Raising funds through commercial paper (CP) has become difficult for the corporate sector following a series of defaults and rating downgrades, resulting in lack of investor confidence in these instruments.
CP is unsecured, short-term debt instruments issued by a company, typically for financing working capital requirements. Banks and mutual fund houses were the primary investors. While some mid-sized banks have stopped investing in CP, other are only doing so in the highest rated companies, mainly public sector enterprises.
Bankers say they are becoming extremely cautious on CP after the defaults in payment by companies such as Deccan Chronicle Holdings (DCHL), Gammon India and Hindustan Construction Company.
So, too, with fund houses. However, these also have a sectoral limit, which impacts the exposure to CP. “We are extra careful after instances of defaults,” said a fixed income fund manager.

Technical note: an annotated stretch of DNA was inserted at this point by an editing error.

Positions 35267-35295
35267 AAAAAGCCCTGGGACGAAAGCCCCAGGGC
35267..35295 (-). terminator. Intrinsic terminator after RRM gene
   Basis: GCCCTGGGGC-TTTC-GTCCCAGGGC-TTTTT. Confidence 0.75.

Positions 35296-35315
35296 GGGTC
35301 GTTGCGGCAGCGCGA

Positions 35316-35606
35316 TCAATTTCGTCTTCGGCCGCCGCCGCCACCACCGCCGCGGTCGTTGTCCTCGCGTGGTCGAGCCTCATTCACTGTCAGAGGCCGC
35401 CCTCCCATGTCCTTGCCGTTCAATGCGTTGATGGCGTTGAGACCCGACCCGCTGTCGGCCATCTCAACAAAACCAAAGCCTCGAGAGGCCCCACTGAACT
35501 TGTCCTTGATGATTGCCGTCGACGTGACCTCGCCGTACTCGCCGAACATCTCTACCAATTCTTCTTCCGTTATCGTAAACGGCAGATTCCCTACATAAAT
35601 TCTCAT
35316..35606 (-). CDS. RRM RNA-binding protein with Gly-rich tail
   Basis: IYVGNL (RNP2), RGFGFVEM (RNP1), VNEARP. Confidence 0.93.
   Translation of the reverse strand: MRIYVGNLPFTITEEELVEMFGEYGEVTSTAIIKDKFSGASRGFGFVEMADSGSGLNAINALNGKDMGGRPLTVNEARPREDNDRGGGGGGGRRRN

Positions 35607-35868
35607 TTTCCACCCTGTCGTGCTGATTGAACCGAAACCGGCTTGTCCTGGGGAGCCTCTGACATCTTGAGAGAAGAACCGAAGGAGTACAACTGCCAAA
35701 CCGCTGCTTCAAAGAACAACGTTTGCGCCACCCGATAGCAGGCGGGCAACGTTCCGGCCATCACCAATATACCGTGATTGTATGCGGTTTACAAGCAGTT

DCHL is estimated to have raised close to Rs 300 crore earlier this year by way of CP, offering rates as high as 12-14 per cent for six months to a year. However, it defaulted in making payments.
Lending rates in the banking system continue to be high, due to which CP was a cheaper route for companies. However, the recent default instances have made it difficult for companies with a slightly lower credit rating to raise funds through this route. “Generally, companies do not default on CP. They somehow borrow and repay the loans. But the incident of DCHL has resulted in companies with lower credit rating finding it very difficult to refinance loans,” said a loan syndicator.
Reserve Bank of India data shows commercial bank dues in CP as on October 19 was Rs 37,130 crore, compared with Rs 22,447 crore a year before. However, with the number of downgrades rising in the past 18 months, this amount is expected to fall. “The defaults in CP are expected to rise on account of a slowing economy. In such a scenario, the outstandings in CP will also go down,” said a senior official of a public sector bank.